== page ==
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Milwaukee's Daily Magazine for Tuesday, Sept. 23, 2014

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In Sports

The trade for CC Sabathia in 2008 will go down as one of the biggest in Milwaukee Brewers history. (PHOTO: David Bernacchi )

Will the Brewers make a deadline splash?


The clock is ticking, but do the Milwaukee Brewers feel the need to strike before it stops?

Despite a middling May and an early July swoon, the Brewers have been in first place in the National League Central since early April, and have maintained one of the National League's best records.

A 20-7 start to the year showed general manager Doug Melvin and manager Ron Roenicke how good this group can be, but a little under four days away from the non-waiver trade deadline, are they certain how good they will be?

"We're going to have our ears open," Melvin said. "We're open to anything that can improve our club. But as a team we still have to play well as a team and not thing that any one acquisition makes a difference because not many times does one acquisition without the team still continuing to play well."

One thing is certain, however – Melvin isn't afraid to tinker if he thinks his team can make the postseason. And that comes from the top and owner Mark Attanasio.

"Mark's always been there if we needed somebody," Melvin said at the very start of the season. "We're not afraid to make trades."

Indeed.

There was, of course, the early July acquisition of ace CC Sabathia in 2008 that spearheaded the Brewers first postseason berth since 1982.

The Brewers won the division in 2011, which were precipitated by big offseason transactions. First, Shaun Marcum was acquired in December 2010. A few days later, Zack Greinke (and Yuniesky Betancourt) followed. Nyjer Morgan was brought in at the end of March.

The main in-season trade for a position player was fairly small – utility man Jerry Hairston, Jr. was brought in from Washington for minor leaguer Erik Komatsu at the deadline – but it played big dividends down the stretch with Hairston assuming a key role at third base.

The big, and surprising, move of 2011 was made on July 12 when the Brewers acquired closer Francisco Rodriguez from the New York Mets for two minor leaguers. He appeared in 31 games (29 innings) setting up John Axford, and posted a 1.86 earned run average. Rodriguez also pitched in five postseason games, allowing one earned run.

Despite those success stories, Melvin takes the broad view. He noted how dealing Greinke to the Los Angeles Angels of Anaheim didn't result in a playoff berth for them in 2012. He noted how Matt Garza was dealt from the Chicago Cubs to the Texas Rangers last summer, and that also didn't ensure a playoff run.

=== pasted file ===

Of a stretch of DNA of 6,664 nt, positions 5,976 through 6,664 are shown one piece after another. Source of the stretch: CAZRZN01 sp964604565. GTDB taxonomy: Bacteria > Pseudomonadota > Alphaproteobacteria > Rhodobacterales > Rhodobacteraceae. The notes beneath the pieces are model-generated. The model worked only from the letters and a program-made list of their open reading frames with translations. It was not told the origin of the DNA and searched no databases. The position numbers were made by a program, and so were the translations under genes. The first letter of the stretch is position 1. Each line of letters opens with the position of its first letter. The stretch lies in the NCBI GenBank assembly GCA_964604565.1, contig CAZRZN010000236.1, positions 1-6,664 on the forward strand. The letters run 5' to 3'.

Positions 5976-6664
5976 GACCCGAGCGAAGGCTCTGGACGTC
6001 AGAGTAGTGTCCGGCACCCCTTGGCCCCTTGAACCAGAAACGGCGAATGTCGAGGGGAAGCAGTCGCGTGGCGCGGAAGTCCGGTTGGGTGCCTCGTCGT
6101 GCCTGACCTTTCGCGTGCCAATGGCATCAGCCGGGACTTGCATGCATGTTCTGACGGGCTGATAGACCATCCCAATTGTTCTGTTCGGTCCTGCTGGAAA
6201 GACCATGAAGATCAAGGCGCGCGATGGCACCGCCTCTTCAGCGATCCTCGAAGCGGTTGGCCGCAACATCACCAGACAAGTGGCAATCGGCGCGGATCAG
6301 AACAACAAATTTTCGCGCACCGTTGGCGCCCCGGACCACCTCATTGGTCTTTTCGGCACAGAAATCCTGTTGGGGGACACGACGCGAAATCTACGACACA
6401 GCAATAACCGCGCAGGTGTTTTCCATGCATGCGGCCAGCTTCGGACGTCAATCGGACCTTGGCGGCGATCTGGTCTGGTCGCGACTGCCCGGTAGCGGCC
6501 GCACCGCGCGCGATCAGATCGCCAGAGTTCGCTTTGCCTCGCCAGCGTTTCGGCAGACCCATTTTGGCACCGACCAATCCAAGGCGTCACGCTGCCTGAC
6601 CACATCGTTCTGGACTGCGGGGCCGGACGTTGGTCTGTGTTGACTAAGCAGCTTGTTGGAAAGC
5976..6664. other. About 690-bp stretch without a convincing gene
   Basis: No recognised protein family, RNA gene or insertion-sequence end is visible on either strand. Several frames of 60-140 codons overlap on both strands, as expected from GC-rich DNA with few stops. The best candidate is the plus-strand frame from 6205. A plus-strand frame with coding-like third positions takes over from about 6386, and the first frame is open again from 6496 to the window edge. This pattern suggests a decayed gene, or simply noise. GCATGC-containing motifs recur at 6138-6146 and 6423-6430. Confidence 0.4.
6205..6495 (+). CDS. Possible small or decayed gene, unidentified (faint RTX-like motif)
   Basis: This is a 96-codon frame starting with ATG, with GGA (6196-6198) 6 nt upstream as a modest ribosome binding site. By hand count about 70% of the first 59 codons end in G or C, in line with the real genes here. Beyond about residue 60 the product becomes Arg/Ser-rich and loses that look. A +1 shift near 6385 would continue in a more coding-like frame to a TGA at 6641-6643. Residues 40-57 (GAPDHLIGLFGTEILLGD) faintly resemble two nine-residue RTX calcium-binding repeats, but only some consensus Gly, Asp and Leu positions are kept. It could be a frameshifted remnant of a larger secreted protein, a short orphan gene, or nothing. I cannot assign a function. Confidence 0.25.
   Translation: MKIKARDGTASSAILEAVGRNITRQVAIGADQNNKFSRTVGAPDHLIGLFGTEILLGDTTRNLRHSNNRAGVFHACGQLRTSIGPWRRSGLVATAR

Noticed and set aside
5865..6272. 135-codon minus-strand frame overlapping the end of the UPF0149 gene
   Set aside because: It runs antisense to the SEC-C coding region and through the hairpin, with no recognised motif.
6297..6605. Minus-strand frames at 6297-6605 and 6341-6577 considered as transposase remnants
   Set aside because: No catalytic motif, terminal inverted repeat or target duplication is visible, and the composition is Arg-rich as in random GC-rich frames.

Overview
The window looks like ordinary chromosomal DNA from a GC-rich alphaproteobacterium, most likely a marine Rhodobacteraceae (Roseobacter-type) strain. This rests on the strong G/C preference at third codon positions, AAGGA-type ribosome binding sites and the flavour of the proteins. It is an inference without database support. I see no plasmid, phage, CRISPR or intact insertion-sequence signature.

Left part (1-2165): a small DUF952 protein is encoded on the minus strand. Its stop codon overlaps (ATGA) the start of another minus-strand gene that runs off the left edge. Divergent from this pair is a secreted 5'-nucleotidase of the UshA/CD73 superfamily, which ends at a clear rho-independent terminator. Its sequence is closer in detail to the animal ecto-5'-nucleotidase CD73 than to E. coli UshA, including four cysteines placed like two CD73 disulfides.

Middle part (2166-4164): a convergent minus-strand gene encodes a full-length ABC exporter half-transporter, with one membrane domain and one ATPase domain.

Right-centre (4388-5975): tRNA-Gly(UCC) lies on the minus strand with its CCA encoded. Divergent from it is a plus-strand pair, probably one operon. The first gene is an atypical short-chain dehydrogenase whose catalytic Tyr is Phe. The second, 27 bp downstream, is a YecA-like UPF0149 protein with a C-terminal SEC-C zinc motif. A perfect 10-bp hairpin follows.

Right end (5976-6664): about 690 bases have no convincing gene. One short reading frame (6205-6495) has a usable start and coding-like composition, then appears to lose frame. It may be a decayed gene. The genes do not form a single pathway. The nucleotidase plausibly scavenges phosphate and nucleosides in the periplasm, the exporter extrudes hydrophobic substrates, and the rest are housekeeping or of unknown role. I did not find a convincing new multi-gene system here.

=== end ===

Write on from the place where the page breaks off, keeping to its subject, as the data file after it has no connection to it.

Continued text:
"It's no different than the off season," Melvin said. "There's a lot of acquisitions you can make in the offseason and all it does I make you look better on paper. It doesn't make you a better ball club. Same as the July trade deadline. You can add players that will make you better on paper, if you go and add a player, but it doesn't make you, necessarily, a better ball club as well as a team."

There was no early July move made this season by the Brewers, and there has clearly been no rush to force the issue as the July 31 deadline nears. Part of that delay is the fact that there are 11 teams in baseball that are within seven games of one of the two wildcard spots available in each league.

"I think because of the wild card I think it makes it a little bit tougher," Melvin said. "I think you can tell everybody – the streak we had covered 11 games, we lost 10 out of 11 – that's all you need is to win 10 out of 11 and everybody's back in it. I think that's an indication of why teams don't ever want to give up until they absolutely have to, or teams don't want to move players until they absolutely have to. There's too many games. And those kind of streaks can happen."

But, the lasting arm injuries to right-handed relievers Jim Henderson and Tyler Thornburg – as well as heavy use of left-handers Will Smith and Zach Duke (102 combined games) – has to weigh on Melvin's mind.

Then again …

"You can go out and acquire a relief pitcher, but he may pitch eight innings for the month," Melvin said "I was looking at (Pat) Neshek with the Cardinals, an All-Star pitcher, he pitched eight innings for the month (of June). Eight innings in a month when you play 250 innings. So you still gotta play good baseball for 242 innings in that. When you get down to it, it's a workload and the at-bats and innings pitched. It's still a team game and a team effort."

As far as Roenicke is concerned, until someone new is handed to him, he's not going to worry about it.

"I think you look at what we did at the beginning of the season," he said. "I know we lost Henderson and I know we lost Thornburg, and that makes a difference having that one extra arm down there, a power arm, but I like what we have on the field. I think you can always improve yourself somewhere. Every team can. Sometimes it works out in a trade, sometimes it doesn't. But if it doesn't, then we'll work with what we have."


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